You live on Earth. Earth is part of a planet-moon system that is part of the larger solar system. The solar system revolves around a single star in the Milky Way galaxy. The Milky Way galaxy is home to at least 100 billion stars and maybe as many as 400 billion … and it’s just one galaxy. Now, in a new research paper, a team of astronomers has announced the discovery of 44 entirely new galaxies, each containing untold numbers of stars, planets, moons, and you. Wait, not you, but everything else before that.
The researchers used data from a variety of sources to search for previously undetected galaxies lurking in a region of space called the Fornax Cluster. The Fornax Cluster is a galaxy cluster located about 65 million light years from Earth and has been a major source of galaxy discoveries in the past. In this case, data from multiple surveys and observation campaigns were used to reveal the presence of 44 new galaxies, but they look nothing like the Milky Way.
There are many different types of galaxies in the universe. Spiral galaxies like ours are only one type, and each variant of galaxies can come in a variety of sizes. These new galaxies are what is known as UCD, or ultra-compact dwarf galaxies. As their name suggests, these galaxies are extremely compact and are only about 200 light years across. By comparison, the Milky Way is believed to be roughly 100,000 light-years across, plus or minus a few lifetimes.
Because they are smaller, they also contain fewer stars. UCDs are estimated to contain roughly 100 million stars, although, again, that’s just a very rough estimate. These “tiny” galaxies are a relatively recent discovery for scientists, and the first UCDs were classified less than two decades ago. They are also a bit more difficult to spot than their larger and more impressive counterparts, and that is why they may have been hidden in data that has already been studied.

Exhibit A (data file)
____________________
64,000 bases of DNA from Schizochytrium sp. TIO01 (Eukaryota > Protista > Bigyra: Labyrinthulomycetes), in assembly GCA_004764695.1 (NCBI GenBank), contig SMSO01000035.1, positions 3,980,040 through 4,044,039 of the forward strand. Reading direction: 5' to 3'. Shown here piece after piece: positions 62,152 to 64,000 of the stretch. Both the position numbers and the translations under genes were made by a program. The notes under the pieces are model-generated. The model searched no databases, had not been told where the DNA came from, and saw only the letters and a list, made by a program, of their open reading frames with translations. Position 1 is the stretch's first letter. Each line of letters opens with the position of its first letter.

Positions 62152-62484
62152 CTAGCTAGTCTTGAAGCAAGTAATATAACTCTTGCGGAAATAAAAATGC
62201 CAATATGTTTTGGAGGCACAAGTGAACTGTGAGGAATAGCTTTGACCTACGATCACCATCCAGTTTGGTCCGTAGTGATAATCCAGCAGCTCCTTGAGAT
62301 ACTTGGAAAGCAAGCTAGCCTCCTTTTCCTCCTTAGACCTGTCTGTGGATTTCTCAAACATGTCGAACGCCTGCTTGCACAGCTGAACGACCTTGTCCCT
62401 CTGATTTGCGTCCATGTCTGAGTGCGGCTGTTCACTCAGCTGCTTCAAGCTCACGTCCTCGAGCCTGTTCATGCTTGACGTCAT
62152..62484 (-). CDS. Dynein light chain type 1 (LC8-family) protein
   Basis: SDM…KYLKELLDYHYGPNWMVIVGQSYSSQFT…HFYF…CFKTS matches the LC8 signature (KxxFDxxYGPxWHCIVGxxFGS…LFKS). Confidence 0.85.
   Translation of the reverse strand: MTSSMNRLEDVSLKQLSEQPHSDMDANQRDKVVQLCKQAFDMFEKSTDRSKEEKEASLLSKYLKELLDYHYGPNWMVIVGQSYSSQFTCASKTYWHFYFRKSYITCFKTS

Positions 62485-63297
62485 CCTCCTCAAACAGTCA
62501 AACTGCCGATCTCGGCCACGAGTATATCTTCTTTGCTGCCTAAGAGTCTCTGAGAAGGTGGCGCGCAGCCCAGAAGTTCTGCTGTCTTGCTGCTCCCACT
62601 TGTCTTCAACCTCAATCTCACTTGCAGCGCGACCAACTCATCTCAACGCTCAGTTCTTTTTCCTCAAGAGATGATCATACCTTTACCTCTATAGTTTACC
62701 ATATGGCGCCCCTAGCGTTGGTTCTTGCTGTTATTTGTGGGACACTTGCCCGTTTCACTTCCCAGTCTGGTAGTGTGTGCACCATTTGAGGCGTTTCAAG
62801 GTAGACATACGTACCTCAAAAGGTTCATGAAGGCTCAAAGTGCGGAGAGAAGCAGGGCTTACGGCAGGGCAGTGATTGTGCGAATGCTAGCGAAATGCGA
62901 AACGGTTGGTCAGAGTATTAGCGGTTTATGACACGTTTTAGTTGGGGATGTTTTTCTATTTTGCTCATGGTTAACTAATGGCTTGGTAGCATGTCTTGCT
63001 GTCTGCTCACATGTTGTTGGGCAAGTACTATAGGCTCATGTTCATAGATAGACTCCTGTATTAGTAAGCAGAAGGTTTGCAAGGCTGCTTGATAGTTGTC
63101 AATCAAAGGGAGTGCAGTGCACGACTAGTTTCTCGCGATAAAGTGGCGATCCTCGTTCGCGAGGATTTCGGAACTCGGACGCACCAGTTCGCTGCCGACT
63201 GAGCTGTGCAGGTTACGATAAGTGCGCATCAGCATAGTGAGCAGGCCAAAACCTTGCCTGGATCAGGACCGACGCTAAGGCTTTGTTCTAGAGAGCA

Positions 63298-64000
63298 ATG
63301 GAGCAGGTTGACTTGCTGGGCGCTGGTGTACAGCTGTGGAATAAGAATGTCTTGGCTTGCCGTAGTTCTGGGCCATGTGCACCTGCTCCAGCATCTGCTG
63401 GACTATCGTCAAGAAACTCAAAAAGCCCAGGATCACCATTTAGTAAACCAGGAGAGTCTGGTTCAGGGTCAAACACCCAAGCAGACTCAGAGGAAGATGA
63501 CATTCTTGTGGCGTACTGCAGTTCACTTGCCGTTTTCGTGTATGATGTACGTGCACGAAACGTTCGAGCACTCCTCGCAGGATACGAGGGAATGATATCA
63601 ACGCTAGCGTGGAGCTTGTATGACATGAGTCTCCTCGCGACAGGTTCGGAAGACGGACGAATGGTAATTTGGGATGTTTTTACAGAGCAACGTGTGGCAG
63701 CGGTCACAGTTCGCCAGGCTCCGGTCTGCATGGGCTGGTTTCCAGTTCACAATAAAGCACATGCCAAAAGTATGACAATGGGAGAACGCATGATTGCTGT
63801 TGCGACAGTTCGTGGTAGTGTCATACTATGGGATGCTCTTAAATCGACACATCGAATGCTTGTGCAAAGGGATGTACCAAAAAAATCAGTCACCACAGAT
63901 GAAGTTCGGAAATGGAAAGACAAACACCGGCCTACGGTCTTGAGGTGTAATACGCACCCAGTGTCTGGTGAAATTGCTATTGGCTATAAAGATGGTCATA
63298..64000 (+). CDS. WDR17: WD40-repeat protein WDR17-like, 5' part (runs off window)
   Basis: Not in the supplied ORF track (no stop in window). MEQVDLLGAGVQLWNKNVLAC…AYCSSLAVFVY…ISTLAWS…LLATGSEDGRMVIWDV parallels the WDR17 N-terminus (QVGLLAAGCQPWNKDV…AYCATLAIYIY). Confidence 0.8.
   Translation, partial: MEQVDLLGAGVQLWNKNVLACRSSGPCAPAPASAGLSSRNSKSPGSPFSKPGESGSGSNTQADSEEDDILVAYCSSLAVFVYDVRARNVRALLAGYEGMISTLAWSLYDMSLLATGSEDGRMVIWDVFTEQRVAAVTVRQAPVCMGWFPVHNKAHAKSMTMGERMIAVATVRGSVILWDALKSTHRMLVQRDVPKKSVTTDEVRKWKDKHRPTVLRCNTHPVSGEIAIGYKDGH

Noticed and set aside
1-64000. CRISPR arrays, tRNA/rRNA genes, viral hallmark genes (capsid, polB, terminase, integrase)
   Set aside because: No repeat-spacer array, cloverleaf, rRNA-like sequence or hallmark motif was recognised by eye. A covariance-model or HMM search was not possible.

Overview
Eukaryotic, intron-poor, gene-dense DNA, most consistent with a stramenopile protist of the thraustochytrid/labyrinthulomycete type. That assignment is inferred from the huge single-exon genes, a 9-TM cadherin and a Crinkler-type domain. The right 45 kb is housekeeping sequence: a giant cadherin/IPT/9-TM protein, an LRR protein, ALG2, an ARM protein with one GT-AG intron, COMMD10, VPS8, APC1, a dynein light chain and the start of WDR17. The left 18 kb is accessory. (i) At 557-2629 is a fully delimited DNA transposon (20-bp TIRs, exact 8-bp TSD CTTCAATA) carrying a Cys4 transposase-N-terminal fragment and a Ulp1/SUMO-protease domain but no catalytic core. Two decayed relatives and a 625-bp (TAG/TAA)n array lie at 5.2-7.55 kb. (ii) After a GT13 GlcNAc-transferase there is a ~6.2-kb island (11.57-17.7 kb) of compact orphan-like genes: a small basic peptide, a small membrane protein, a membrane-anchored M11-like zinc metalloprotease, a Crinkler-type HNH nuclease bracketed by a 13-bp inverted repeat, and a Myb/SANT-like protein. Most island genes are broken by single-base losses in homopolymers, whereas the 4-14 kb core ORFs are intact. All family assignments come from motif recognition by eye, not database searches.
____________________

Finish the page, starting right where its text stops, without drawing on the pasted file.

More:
After analyzing the available information, the research team had 220 potential UCD candidates. That’s a lot, so the scientists decided to focus their efforts on the objects most likely to be UCD. They ended up with 44 that are likely new galaxies that have yet to be documented, and are located near the edge of the largest cluster. The researchers say that the new galaxies are more than 1,170 light-years from the cluster’s core, which may also have made them more difficult to detect in previous research efforts.
“Using the deep optical images from the Fornax Deep Survey, combined with public near-infrared data, we revisited the UCD population of the Fornax cluster and searched for UCD candidates, for the first time, in a systematic way, in the virial radius of the galaxy. cluster ”, the researchers explain.
At a distance of approximately 65 million light years from Earth, the simple fact that we can know that these galaxies exist is impressive. Unfortunately, it will be quite a while before we have the technology to learn much more about them or what they contain.
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See the original version of this article on BGR.com